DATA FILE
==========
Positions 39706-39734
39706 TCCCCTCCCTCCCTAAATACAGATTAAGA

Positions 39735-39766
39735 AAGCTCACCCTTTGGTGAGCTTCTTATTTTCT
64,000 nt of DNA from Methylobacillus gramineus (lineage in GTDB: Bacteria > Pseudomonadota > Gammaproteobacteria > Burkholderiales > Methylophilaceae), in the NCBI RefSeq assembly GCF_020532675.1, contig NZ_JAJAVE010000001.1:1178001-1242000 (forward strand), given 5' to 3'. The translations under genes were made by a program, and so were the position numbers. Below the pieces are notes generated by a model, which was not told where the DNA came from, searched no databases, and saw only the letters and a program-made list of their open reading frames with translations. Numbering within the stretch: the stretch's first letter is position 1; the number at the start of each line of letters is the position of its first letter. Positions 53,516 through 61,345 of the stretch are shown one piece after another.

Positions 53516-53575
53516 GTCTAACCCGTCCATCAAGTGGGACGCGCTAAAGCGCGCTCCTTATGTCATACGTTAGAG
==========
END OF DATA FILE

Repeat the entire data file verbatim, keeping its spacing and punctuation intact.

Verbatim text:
Positions 39706-39734
39706 TCCCCTCCCTCCCTAAATACAGATTAAGA

Positions 39735-39766
39735 AAGCTCACCCTTTGGTGAGCTTCTTATTTTCT
64,000 nt of DNA from Methylobacillus gramineus (lineage in GTDB: Bacteria > Pseudomonadota > Gammaproteobacteria > Burkholderiales > Methylophilaceae), in the NCBI RefSeq assembly GCF_020532675.1, contig NZ_JAJAVE010000001.1:1178001-1242000 (forward strand), given 5' to 3'. The translations under genes were made by a program, and so were the position numbers. Below the pieces are notes generated by a model, which was not told where the DNA came from, searched no databases, and saw only the letters and a program-made list of their open reading frames with translations. Numbering within the stretch: the stretch's first letter is position 1; the number at the start of each line of letters is the position of its first letter. Positions 53,516 through 61,345 of the stretch are shown one piece after another.

Positions 53516-53575
53516 GTCTAACCCGTCCATCAAGTGGGACGCGCTAAAGCGCGCTCCTTATGTCATACGTTAGAG